When Should You Hold the Funeral?

When Should You Hold the FuneralBecause few people are ever prepared for the death of a loved one, it’s difficult to time the funeral just right. According to some religious customs (particularly the Jewish faith), the deceased should be buried within three days following death. For others, there might be delays due to autopsy reports, family flying in from out of town, or personal preferences.

Whatever your situation, it can be difficult to decide on a day of the week and a time for a funeral.  Depending on the type of ceremony you plan on having, you may be restricted in your options.

  • Religious funerals rarely occur on Sundays. If you’re including a mass or asking a religious official to perform the memorial service, you may have to opt for a non-weekend funeral. Sundays tend to be regularly scheduled church days, and Saturdays might be busy due to weddings (especially in the summer months).
  • Workdays require vacation time. Although most people are happy to take a day or two off from work to attend a funeral or to help with your bereavement, it can be a restriction. For this reason, a large percentage of funerals occur on Mondays and Fridays, when attendees can simply extend their weekend.
  • Out of town guests require planning. While you might want to have the funeral as soon as possible for personal reasons, it’s important to ensure that everyone has time to figure out their travel plans. Three days to a week of planning time is considered polite.
  • Funeral home openings play a role. Yours probably isn’t the only funeral that week (or even that day). Busier funeral homes will only have select times available for your family to convene.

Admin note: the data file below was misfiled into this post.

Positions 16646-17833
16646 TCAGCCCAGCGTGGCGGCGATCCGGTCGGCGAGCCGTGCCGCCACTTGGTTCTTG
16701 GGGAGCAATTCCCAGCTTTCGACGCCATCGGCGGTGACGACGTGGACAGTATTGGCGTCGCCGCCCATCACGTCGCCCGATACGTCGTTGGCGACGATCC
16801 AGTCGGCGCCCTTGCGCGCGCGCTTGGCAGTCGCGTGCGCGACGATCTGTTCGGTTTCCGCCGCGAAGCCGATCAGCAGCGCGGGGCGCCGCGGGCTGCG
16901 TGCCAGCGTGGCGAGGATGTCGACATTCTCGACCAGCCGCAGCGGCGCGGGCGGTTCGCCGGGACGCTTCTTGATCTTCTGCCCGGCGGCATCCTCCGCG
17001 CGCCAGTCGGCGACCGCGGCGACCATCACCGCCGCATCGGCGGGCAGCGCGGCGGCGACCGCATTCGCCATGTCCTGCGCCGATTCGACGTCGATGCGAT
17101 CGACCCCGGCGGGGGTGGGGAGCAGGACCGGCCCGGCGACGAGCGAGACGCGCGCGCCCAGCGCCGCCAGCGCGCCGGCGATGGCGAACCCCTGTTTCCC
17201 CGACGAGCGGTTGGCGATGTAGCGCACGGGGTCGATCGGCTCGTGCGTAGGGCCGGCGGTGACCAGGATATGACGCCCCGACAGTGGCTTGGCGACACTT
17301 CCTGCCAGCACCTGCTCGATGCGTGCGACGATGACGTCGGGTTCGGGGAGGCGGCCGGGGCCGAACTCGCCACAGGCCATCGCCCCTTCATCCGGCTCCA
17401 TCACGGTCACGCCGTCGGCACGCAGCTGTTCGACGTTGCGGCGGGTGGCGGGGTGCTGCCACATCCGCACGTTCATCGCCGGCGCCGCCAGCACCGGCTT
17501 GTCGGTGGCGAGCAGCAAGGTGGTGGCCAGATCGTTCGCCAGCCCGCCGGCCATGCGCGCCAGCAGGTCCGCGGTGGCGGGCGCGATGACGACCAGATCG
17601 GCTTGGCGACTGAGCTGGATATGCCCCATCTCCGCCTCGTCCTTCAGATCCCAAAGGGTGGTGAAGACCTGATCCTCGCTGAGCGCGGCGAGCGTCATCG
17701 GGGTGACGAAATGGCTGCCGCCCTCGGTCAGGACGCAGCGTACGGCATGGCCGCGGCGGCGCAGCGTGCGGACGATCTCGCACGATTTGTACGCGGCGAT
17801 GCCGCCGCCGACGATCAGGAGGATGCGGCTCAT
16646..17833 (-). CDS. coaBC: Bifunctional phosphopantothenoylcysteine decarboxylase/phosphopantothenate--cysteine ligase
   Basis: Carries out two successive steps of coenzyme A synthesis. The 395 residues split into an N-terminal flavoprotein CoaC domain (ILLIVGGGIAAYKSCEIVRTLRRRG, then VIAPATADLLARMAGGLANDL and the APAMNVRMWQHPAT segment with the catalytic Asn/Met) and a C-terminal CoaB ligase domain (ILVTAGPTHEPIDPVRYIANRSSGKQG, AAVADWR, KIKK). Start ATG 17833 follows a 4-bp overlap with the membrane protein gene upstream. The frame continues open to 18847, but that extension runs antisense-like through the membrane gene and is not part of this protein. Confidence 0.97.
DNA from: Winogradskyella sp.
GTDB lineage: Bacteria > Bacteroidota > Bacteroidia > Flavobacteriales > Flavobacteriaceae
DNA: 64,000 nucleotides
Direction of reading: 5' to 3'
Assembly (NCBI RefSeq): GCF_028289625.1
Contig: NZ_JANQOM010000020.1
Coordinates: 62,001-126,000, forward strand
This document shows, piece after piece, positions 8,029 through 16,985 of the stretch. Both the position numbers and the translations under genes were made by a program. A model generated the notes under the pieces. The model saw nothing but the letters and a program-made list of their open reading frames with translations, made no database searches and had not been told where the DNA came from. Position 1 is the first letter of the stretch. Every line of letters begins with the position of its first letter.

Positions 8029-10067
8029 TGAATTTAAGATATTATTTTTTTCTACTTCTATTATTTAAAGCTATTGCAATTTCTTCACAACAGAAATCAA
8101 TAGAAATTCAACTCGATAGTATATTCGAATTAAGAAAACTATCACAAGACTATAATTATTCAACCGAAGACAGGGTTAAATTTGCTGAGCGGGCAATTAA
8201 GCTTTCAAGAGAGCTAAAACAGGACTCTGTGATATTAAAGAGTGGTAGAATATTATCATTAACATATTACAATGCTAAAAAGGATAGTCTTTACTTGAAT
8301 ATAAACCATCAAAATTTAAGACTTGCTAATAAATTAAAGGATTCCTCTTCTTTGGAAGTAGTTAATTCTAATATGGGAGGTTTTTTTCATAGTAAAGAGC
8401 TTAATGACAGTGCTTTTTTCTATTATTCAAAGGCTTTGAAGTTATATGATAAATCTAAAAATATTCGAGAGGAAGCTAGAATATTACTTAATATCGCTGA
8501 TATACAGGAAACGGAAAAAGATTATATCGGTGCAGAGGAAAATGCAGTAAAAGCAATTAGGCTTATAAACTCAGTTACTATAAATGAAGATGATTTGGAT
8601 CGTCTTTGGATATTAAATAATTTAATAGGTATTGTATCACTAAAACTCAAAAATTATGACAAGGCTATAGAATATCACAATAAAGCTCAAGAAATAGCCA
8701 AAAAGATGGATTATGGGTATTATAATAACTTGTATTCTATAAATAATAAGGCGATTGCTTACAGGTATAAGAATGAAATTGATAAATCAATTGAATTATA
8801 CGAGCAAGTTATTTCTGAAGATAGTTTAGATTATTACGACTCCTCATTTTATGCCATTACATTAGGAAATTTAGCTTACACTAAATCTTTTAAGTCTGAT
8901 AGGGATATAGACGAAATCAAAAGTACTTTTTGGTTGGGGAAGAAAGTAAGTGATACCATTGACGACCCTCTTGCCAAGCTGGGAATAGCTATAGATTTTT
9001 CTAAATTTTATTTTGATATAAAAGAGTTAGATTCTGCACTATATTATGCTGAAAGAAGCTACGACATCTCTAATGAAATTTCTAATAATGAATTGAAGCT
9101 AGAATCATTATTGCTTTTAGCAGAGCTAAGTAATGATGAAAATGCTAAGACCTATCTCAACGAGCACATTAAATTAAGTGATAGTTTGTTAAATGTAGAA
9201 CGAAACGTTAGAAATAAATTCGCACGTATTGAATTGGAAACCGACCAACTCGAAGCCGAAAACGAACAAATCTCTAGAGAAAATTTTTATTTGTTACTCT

• Don’t schedule on important dates. If there is an upcoming birthday, anniversary, or holiday, try to avoid scheduling the funeral on that date. It can be traumatic for the individual celebrating that day, and also carry unpleasant memories for the future.


Times of the day also play a role in the ideal funeral planning process. For example:

  • Childcare may be necessary. Young children aren’t always welcome at a funeral, and their parents may need to make alternate arrangements. So, too, might older children need to be taken out of school to attend. Keep relatives with kids in mind when you select a time of day.
  • Morning vs. afternoon? If the deceased was a morning person, a sunrise service might add a nice touch. For those who work, it might be easier to take a half day and leave early in the afternoon than to attend a funeral in the middle of the day.
  • Be done by dusk. Although most people eschew superstition, few people care to be in a cemetery after dark. Many cemeteries also close their gates at night to prohibit loitering. If the funeral will be running on the long side of things, plan for it earlier in the day.

There is no way to please everyone when it comes to planning a funeral, but you can take advantage of funeral etiquette and do your best to find the right time. Talk with your funeral director for more information on selecting the perfect date.

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